F.M. Young Award still recognizing top students 64 years later

Posted on 25. Jul, 2014 by in Academic Departments, Features, Gift Report, Issues, Mechanical Engineering, People, Students

The F.M. Young Award was established so long ago that even those closest to it are unsure of details about how it began. “It started in 1950, but I really don’t know exactly how it started,” says Fred Young Jr. (top, center), who funds the award begun by his father, the late Fred M. Young.

The UW-Madison chapter of Pi Tau Sigma, an international honor society of top juniors and seniors in mechanical engineering, presents the $2,500 award annually to one of its members. The Young family has kept the award running continuously since it began 64 years ago.

The personal history of the elder Young offers clues into the award’s origins. He didn’t finish high school. Instead, at age 16 he started working as an apprentice at a factory. Due to his strong mechanical aptitude and leadership skills, he became a supervisor and went on to join the military at the outbreak of World War I. He attended officer candidate school and then served overseas as a pilot and squadron leader.

Award recipients with donor

The 2014 F.M. Young Award recipient (left) with Fred Young (center) and the 1956 recipient, Dean Emeritus John Bollinger.

Upon returning home, Young worked at Perfex Radiator Company before founding Young Radiator Company in 1927 in Racine, Wisconsin. His company produced cooling systems for automobiles, and for engines used in agriculture, off-shore energy development, railroads and aeronautics. During World War II, Young Radiator Company supplied lots of equipment for the military, and Young became a prominent figure.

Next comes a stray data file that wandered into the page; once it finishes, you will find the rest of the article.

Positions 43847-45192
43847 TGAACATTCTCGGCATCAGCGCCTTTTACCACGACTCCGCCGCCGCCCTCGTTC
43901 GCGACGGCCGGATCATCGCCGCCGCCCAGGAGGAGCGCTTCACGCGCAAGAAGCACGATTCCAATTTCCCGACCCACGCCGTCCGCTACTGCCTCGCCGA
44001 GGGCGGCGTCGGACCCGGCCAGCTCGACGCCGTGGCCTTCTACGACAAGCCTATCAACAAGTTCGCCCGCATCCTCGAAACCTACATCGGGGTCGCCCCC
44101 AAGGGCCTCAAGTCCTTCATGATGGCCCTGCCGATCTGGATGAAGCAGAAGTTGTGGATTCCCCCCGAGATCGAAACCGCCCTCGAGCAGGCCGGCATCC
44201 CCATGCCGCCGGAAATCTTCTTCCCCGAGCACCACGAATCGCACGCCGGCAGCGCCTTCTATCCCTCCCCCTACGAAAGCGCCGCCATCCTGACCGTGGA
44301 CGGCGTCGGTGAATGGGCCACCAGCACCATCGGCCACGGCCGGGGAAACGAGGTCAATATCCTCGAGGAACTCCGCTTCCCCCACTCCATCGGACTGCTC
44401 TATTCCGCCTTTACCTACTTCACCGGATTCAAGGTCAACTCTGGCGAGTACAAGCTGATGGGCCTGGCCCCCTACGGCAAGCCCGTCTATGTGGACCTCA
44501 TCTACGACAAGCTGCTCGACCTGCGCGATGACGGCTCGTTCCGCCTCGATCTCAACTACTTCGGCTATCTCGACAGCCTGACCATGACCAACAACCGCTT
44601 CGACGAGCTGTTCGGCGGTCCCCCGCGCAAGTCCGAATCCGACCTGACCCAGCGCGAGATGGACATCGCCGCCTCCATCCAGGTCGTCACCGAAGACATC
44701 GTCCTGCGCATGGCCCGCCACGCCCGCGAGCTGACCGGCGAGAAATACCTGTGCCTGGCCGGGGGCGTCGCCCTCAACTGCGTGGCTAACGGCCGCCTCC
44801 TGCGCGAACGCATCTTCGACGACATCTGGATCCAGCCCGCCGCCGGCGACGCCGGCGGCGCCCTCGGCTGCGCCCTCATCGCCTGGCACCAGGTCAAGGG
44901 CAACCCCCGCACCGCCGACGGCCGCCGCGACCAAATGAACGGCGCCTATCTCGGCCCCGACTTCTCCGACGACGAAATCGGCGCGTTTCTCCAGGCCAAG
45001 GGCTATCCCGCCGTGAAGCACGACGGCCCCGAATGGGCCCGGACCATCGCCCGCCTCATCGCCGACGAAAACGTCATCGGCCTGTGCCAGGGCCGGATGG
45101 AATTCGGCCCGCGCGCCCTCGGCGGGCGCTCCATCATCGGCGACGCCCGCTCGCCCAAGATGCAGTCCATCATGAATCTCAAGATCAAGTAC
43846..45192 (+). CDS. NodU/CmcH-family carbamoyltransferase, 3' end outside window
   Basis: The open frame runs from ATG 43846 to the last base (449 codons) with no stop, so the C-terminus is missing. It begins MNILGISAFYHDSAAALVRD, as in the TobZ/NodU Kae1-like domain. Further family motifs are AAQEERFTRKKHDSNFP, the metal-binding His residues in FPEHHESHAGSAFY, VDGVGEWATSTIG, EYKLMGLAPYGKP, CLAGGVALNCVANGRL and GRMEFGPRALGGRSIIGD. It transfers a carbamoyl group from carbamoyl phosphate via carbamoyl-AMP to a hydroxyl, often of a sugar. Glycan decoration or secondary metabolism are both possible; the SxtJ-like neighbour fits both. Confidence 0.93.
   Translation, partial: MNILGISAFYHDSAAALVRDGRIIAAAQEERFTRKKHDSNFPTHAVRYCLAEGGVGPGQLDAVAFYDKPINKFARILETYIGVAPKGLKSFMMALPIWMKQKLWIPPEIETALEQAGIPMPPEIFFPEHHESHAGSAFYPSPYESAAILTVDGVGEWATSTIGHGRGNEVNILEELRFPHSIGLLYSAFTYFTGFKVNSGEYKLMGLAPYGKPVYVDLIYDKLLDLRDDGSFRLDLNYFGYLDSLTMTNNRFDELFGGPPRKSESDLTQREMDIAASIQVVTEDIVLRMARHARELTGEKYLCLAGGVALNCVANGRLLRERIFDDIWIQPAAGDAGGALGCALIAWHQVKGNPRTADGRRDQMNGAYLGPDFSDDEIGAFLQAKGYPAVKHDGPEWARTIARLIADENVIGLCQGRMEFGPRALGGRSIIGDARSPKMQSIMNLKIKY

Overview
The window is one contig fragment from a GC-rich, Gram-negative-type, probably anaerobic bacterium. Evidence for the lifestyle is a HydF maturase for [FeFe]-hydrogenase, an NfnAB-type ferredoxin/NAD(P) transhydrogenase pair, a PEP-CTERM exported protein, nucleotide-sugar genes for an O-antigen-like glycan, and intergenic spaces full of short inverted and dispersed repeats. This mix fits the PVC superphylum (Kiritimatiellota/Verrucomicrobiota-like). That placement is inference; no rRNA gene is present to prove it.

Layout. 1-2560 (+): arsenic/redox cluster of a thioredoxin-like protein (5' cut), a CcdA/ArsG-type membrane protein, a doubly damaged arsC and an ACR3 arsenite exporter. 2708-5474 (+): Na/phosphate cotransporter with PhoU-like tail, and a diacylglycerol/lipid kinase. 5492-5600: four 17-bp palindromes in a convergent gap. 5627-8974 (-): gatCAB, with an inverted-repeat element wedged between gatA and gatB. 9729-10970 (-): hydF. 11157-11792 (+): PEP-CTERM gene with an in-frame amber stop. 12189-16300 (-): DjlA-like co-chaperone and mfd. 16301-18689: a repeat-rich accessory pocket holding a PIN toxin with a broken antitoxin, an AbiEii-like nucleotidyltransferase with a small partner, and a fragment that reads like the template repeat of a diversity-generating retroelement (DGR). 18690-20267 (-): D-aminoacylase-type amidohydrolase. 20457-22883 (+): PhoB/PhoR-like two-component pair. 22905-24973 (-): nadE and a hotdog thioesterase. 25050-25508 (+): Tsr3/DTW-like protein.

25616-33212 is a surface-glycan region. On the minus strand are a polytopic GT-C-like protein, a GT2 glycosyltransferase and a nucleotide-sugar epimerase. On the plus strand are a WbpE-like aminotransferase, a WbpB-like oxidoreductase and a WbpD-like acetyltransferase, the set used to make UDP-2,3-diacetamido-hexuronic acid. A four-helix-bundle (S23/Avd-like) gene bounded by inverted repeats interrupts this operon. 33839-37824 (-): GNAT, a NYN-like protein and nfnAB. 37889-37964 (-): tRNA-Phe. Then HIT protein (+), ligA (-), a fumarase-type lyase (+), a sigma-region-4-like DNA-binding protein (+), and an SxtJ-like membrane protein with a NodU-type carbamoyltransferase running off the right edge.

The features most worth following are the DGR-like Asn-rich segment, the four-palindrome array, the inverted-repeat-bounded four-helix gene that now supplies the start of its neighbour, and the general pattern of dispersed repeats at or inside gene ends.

Young Jr. says UW-Madison honored his father, though he’s unsure of the details. He believes his father developed a relationship with UW-Madison and the College of Engineering by virtue of the recognition, and established the award because of his considerable pride in his association with the university. “His respect for the engineering profession was great, and I think the lack of a formal professional education caused him to appreciate it even more,” says Young Jr.

Near the end of his father’s life, Young Jr. took over supporting the award and has kept it going ever since. “I felt that the award was a worthwhile concept, and I wanted to honor my father’s association with UW engineering,” he says.

Young Jr. says the award is a tradition he and his family enjoy taking part in, and he plans to continue his support for as long as he’s around.

His father’s passion for the field inspired Young Jr. to study mechanical engineering at Cornell University. As an engineer, he says the “bright and shiny” student award recipients continue to inspire him. “The award is given in recognition of the nobility of the profession, and the value of finest students entering the profession. Of course the finest students are in Pi Tau Sigma, and the crème de la crème is the winner of the F.M. Young Award,” he says.

At least one winner of the award may sound familiar: John Bollinger (pictured, right), dean of the College of Engineering from 1981 through 1999, received the F.M. Young Award in 1956.

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